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Gee Research Blog

Planning for the Future – Resilience to Extreme Weather

Thu, 15 Jan 2015 15:13:14 +0000

As climate change progresses, extreme weather events are set to increase in frequency, costing billions and causing immeasurable harm to lives and livelihoods. GEE’s Professor Georgina Mace contributed to the recent Royal Society report on “Resilience to Extreme Weather”, which predicts the future impacts of increasing extreme weather events, and evaluates potential strategies for improving […]

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Forecasting Extinction

Mon, 05 Jan 2015 11:33:21 +0000

Classifying a species as either extinct or extant is important if we are to quantify and monitor current rates of biodiversity loss, but it is rare that a biologist is handy to actually observe an extinction event. Finding the last member of a species is difficult, if not impossible, so extinction classifications are usually estimates […]

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Changing Perspectives in Conservation

Thu, 18 Dec 2014 12:15:44 +0000

Our views of the importance of nature and our place within have changed dramatically over the the last century, and the prevailing paradigm has profound influences on conservation from the science that is conducted to the policies that are enacted. In a recent perspectives piece for Science, GEE’s Professor Georgina Mace considered the impacts that […]

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Function Over Form: Phenotypic Integration and the Evolution of the Mammalian Skull

Mon, 08 Dec 2014 14:05:52 +0000

Our bodies are more than just a collection of independent parts – they are complex, integrated systems that rely upon precise coordination in order to function properly. In order for a leg to function as a leg, the bones, muscles, ligaments, nerves and blood vessels must all work together as an integrated whole. This concept, […]

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Phenotypic Integration and the Evolution of the Mammalian Skull
appeared first on GEE Research.

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The Best of Both Worlds:Planning for Ecosystem Win-Wins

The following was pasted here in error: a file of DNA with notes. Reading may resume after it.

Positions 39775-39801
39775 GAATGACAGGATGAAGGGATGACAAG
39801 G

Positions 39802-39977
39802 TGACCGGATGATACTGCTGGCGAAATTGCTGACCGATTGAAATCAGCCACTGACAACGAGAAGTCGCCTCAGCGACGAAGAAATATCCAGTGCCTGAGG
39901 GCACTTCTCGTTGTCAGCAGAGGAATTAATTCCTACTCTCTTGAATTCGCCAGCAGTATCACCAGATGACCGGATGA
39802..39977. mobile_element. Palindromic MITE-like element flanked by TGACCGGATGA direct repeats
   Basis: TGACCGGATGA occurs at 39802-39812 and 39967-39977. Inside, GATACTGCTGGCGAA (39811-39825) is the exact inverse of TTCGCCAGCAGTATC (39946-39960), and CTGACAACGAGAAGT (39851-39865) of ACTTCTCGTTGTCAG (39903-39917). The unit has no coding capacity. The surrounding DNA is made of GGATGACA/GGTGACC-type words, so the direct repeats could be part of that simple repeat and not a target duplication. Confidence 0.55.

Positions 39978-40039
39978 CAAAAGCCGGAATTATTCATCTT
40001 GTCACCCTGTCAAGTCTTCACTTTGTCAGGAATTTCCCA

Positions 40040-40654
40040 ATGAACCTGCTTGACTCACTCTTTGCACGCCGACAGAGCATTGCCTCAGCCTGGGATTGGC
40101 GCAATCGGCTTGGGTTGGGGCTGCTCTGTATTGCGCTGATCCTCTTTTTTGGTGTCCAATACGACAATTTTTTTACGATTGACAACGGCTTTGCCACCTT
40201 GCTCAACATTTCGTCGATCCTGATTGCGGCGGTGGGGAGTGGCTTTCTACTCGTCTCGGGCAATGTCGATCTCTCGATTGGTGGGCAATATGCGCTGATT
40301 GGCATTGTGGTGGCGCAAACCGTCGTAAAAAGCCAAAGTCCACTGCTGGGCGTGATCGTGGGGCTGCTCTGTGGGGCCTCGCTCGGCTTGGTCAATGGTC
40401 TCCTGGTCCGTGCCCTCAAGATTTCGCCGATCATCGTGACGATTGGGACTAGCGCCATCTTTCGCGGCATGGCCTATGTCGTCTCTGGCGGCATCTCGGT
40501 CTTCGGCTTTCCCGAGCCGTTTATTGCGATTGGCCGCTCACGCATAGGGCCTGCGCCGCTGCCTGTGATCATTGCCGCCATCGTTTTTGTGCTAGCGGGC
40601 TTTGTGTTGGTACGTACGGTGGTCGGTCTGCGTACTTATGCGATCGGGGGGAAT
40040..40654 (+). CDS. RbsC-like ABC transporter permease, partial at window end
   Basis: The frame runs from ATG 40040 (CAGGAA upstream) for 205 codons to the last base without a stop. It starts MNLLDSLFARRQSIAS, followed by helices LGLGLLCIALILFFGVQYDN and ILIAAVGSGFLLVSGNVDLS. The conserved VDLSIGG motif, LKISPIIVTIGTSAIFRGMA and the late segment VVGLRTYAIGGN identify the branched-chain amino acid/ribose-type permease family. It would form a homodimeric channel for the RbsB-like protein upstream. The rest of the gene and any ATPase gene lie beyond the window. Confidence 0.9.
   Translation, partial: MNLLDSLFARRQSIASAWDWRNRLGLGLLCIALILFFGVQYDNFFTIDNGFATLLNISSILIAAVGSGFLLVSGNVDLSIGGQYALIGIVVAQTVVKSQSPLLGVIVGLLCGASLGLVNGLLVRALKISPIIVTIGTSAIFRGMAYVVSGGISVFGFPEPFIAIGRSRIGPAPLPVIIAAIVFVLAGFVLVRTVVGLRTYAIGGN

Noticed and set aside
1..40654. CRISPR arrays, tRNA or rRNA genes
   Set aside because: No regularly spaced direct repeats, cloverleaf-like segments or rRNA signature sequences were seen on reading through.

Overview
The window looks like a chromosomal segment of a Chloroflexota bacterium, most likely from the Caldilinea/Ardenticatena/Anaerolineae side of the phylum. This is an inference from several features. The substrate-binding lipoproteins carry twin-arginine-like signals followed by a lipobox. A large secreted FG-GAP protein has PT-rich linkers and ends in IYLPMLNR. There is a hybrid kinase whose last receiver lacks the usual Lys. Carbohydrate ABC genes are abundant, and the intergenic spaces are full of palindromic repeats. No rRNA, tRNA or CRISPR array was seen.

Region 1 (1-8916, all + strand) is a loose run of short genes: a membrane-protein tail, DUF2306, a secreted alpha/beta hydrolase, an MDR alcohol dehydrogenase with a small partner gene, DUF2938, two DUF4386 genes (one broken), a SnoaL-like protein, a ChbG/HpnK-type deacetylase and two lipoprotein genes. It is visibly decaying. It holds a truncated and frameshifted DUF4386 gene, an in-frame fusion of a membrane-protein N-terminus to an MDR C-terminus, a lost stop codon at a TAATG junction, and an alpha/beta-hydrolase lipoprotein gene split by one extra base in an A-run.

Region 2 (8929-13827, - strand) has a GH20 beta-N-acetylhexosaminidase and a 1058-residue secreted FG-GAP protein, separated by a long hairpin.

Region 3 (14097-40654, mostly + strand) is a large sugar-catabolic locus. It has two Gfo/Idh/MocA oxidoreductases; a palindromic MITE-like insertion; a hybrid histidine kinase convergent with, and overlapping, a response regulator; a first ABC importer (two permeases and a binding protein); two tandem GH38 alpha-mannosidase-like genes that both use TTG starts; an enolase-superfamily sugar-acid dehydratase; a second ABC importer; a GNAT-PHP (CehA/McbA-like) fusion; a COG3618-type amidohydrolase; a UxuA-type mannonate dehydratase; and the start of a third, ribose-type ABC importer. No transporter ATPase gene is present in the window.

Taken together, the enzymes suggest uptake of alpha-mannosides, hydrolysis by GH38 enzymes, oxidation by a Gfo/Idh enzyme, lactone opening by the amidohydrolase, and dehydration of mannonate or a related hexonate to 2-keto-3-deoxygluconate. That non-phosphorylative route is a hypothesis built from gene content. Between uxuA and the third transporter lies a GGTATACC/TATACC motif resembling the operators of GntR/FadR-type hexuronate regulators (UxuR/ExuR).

Sun, 16 Nov 2014 12:25:44 +0000

The normal and healthy function of ecosystems is not only of importance in conserving biodiversity, it is of utmost importance for human wellbeing as well. Ecosystems provide us with a wealth of valuable ecosystem services from food to clean water and fuel, without which our societies would crumble. However it is rare that only a […]

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Planning for Ecosystem Win-Wins
appeared first on GEE Research.

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Undergraduate Programmes

Spanish Field Course - Water Strider Studies

The Department of Genetics, Environment and Evolution carries out world class research on diverse topics and fosters an integrative approach to understanding biological systems at the ecological, functional and genomic levels. GEE contributes to undergraduate teaching in Biological Sciences, including various Biological Sciences pathways and degrees in Environmental Biology, Human Genetics, Genetics and Zoology. The first year for all programmes is broadly the same with topics covering all our degree areas, giving you a firm foundation for later specialisation. You can either choose your specialisation on entry, or at the end of the second year giving you a chance to have a real taste of each of the degrees available.

Alongside our current 3-year BSc programmes, we have launched a 4-year MSci programme for all of our degrees allowing students to undertake an extended individual research project and advanced modules providing extra depth and breadth of knowledge.

In addition, we organise the GEE stream within the Natural Sciences degree programme,  offer integrated BSc degrees to UCL medical students and an affiliate programme in Biological Sciences to students studying at universities outside the EU.

Our Programmes

Spanish Field Trip 2013 

Biosciences Programmes

Information for current students

Page last modified on 05 aug 14 13:41